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Stock Market Outlook for September 12, 2017

Commodities may be a good bet if tax reform gets through.

 

Real Time Economic Calendar provided by Investing.com.

 

**NEW** As part of the ongoing process to offer new and up-to-date information regarding seasonal and technical investing, we are adding a section to the daily reports that details the stocks that are entering their period of seasonal strength, based on average historical start dates.   Stocks highlighted are for information purposes only and should not be considered as advice to purchase or to sell mentioned securities.   As always, the use of technical and fundamental analysis is encouraged in order to fine tune entry and exit points to average seasonal trends.

Stocks Entering Period of Seasonal Strength Today:

  • No stocks identified for today

 

 

The Markets

Stocks rallied on Monday as investors found relief in the fact that the damage attributed to Hurricane Irma was less than expected and that tensions with North Korea remained at bay.  The S&P 500 Index added over one percent, coming close to testing the all-time intraday high at 2490.87.  Major equity benchmarks bounced from neutral levels around their 50-day moving averages, shifting back to a risk-on mode as cyclical sectors led the market advance; aggressive bets in safe-haven volatility plays (gold and treasury bonds) were unwound, retracing a sizable share of last week’s gain.  The equity market is being pulled back from the brink and the chart of percent of S&P 500 stocks above their 200-day moving averages may show it best.  The level on this breadth indicator recently fell to around 63%, a level that has acted as a pivot point to some of the more pronounced declines recorded over the past decade.  Typically, when over 40% of stocks fall below long-term support presented by 200-day moving averages, the downward momentum just snowballs, escalating to the point that losses of well over 5% on the broad market benchmark have typically resulted in a brief period of time.  The percentage of stocks above this long-term average has been in a range between 63% and 83% since April of last year, allowing the rising long-term trend to “lift all boats” over the past 17 months.  Given that markets remain in this weak period of the year from a seasonal perspective, a break below 63% cannot be ruled out.  However, it is a positive outcome that more stocks are maintaining long-term support than not, limiting the downside risk, at least for now.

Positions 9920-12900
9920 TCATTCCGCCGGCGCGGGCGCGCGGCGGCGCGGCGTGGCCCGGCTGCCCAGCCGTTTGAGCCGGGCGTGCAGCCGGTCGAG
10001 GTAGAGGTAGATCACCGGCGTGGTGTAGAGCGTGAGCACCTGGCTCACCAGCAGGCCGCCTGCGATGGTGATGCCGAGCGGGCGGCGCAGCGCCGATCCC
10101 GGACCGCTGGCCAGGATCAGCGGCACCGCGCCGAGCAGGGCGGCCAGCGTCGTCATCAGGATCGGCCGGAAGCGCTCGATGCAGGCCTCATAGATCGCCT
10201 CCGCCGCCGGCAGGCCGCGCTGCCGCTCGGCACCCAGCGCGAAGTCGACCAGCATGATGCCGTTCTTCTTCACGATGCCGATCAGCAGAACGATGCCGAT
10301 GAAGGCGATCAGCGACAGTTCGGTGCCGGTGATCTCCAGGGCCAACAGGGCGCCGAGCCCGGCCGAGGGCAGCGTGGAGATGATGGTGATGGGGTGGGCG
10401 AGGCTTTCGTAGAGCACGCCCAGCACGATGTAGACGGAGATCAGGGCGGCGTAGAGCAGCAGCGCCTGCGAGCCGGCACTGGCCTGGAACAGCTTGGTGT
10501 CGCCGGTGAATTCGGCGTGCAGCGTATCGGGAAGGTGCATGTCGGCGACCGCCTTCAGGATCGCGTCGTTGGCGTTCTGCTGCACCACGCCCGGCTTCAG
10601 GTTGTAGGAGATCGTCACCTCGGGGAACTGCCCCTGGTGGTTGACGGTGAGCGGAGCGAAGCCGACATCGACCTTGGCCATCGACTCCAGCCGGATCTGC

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Over the weekend, we presented at the Toronto  Money Show on the topic of “Expected Equity Trends During the First 18 Months of a Trump Administration.”  We had multiple requests to post the slides from the PowerPoint, both from the audience that viewed the presentation and those that were unable to get into the room given the limited number of seats.  The PDF file of the slides is now available for download via the following link http://equityclock.com/TorontoMoneyShowPresentation.pdf.  Below are some of the charts that seemed to catch the interest of those that were present.

During the election cycle, the average performance of the equity market shows two distinct profiles in Post Election and Mid-term Election years.  During Post Election years over the past 86 years, the equity market, as gauged by the Dow Jones Industrial Average, has performed inline with average tendencies, albeit with a slight deviation from trend in the period following inauguration day in January.  This average performance continues, on average, through to March of the following year, after which uncertainty surrounding the mid-term elections has shown to take a toll.  The blue-chip equity benchmark has significantly lagged its seasonal norm between April and September, the period that political rhetoric and attacks heat up.  As a result, the return of the mid-term election year has averaged the weakest performance of the 4-year cycle.  However, the equity market return fails to reflect the strong performance of the economy during this mid-point to the President’s term as the incumbent party seeks prop up activity in order to capture votes come election day.  Payrolls and Industrial Production both tend to rise above average during mid-term election years.  This in turn tends to give lift to commodity prices, whether it be copper, gold, or oil, as manufacturing and consumer demand provide an upside catalyst as the economy ramps up.  An average decline in the US Dollar Index also acts as a benefit to the commodity trade.